What will happen to girls and women of Afghanistan as the Taliban is back in control?

After Afghanistan’s fall to the Taliban, what happens next? Afghani women made huge strides in equality over the past 20 years — going to schools, working outside their homes, and becoming police officers, journalists, and elected members of Parliament. Will those gains evaporate with the Taliban in power?

Photojournalist Lynsey Addario has firsthand knowledge of life under the Taliban. In the early 2000s, she visited Afghanistan three times, had to be accompanied by a man at all times, and had to sneak into residents’ homes to photograph them.

“Women could not work outside the home except for a few doctors. Very brave Afghan women opened secret girls' schools in their basements and their homes,” Addario says. “Essentially, I was running around photographing this underground network of what life was like for women under the Taliban.” 

Over the years, she’s also photographed Afghani women as they graduated from high school and college and then found jobs.

“I've watched them sort of really get out there and live their lives. And it is not easy in a place like Afghanistan, because even though it was no longer under the Taliban, it is still a deeply conservative tribal culture. And it is not easy for a woman to get permission to work outside the home,” she explains. “Everything was a negotiation and a very delicate balance of how you, as an Afghan woman, abide to the cultural norms and also have the freedom and liberty to go out and work. And a lot of that is dependent on the men in their family.”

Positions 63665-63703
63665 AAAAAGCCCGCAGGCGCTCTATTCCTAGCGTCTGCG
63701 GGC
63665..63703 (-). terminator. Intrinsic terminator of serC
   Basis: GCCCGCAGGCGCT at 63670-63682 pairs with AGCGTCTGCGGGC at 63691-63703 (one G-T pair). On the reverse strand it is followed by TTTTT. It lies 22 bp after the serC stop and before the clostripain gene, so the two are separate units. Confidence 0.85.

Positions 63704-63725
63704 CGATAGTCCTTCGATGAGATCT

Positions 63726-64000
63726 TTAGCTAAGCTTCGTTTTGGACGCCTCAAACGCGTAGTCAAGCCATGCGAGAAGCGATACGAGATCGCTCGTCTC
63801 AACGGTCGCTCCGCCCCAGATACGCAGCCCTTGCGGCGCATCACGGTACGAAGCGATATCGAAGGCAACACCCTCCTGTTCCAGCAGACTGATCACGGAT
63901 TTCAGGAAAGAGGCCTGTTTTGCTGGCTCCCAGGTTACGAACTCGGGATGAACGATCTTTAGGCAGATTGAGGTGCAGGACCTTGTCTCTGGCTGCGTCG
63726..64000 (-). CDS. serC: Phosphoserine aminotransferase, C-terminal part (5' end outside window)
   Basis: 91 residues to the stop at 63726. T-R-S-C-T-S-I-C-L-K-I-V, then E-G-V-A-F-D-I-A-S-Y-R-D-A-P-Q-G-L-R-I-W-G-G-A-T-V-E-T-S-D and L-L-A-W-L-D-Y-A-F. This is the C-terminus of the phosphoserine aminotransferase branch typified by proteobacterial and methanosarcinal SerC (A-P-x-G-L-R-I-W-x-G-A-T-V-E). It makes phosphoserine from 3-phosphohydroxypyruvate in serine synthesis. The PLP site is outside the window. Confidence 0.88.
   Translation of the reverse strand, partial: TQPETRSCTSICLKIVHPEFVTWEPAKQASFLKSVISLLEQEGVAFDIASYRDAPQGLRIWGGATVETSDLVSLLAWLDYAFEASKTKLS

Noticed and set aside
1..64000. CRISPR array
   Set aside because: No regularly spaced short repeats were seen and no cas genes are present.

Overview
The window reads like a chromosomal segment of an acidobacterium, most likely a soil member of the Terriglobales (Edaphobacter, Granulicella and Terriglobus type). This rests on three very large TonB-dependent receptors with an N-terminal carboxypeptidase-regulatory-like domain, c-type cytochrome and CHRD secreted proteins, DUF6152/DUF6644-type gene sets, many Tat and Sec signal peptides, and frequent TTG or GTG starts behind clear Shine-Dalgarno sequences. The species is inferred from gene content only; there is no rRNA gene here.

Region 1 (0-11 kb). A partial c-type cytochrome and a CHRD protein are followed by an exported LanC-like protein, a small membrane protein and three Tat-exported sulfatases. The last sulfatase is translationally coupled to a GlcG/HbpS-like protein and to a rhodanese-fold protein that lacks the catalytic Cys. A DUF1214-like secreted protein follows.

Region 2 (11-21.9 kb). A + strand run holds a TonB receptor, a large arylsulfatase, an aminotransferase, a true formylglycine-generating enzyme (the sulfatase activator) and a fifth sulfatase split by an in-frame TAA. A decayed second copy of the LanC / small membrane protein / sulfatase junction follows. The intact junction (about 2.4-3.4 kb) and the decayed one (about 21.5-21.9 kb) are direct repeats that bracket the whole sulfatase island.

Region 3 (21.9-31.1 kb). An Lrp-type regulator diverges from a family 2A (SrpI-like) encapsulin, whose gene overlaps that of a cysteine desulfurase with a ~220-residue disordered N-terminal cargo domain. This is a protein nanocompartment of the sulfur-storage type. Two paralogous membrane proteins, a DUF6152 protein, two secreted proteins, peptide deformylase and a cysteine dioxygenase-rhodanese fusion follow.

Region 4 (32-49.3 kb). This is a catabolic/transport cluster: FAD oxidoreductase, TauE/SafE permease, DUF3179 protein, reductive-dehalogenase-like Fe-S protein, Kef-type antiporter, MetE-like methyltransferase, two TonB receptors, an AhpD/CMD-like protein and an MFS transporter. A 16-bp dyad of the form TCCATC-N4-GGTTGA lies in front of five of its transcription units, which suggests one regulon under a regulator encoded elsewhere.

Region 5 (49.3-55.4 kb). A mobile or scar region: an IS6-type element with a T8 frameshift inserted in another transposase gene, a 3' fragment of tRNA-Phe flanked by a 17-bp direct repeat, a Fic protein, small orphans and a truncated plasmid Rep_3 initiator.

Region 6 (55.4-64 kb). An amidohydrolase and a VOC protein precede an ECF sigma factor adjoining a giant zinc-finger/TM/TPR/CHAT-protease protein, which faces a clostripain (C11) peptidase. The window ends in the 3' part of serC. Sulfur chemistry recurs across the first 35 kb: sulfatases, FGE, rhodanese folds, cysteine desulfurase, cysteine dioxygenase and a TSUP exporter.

Qismat Amin is a former U.S. military translator from Afghanistan, and he says the Taliban’s presence creates an uncertain and terrifying future for residents, including women. He’s concerned for his own family, especially his sisters. One works at a women’s rights organization and the other is in college. His mom is also keeping important family documents secure in the home, just in case. 

“People actually don't know what tomorrow is holding for them. So they're really, really terrifying. It's just a nightmare, to be honest,” Amin tells KCRW. “These people literally have power over everything. And they can literally make a rule, and they can literally run the country how they want it.” 

He says his family is avoiding leaving their home when possible. 

“We're not seeing any women on the street. … You can’t see a lot of men there, like my brother. He's a man but he is terrified for [himself]. So he said, ‘I can't even go outside.’ And he goes outside just like maybe walk a few blocks and then come back.’”

Addario adds that no women she knows dare to step outside of their homes. 

“It's exactly like it was under the Taliban. And so, all of those women who have been out working every single day for the last X amount of years are at home because they're terrified naturally,” she says. “I think the Taliban is, of course, on their best behavior right now. They're making all sorts of promises that women can stay in school and go to high school and graduate and work. But really, the truth will lie on what happens when all of the foreigners are out of the country, probably in the next two to three weeks.”



  • Lynsey Addario - Pulitzer Prize-winning photojournalist who has covered the war in Afghanistan for 20 years - @lynseyaddario
  • Qismat Amin - former translator for the U.S. military (2010-2013); Afghan from Shinwar District in Nangarhar Province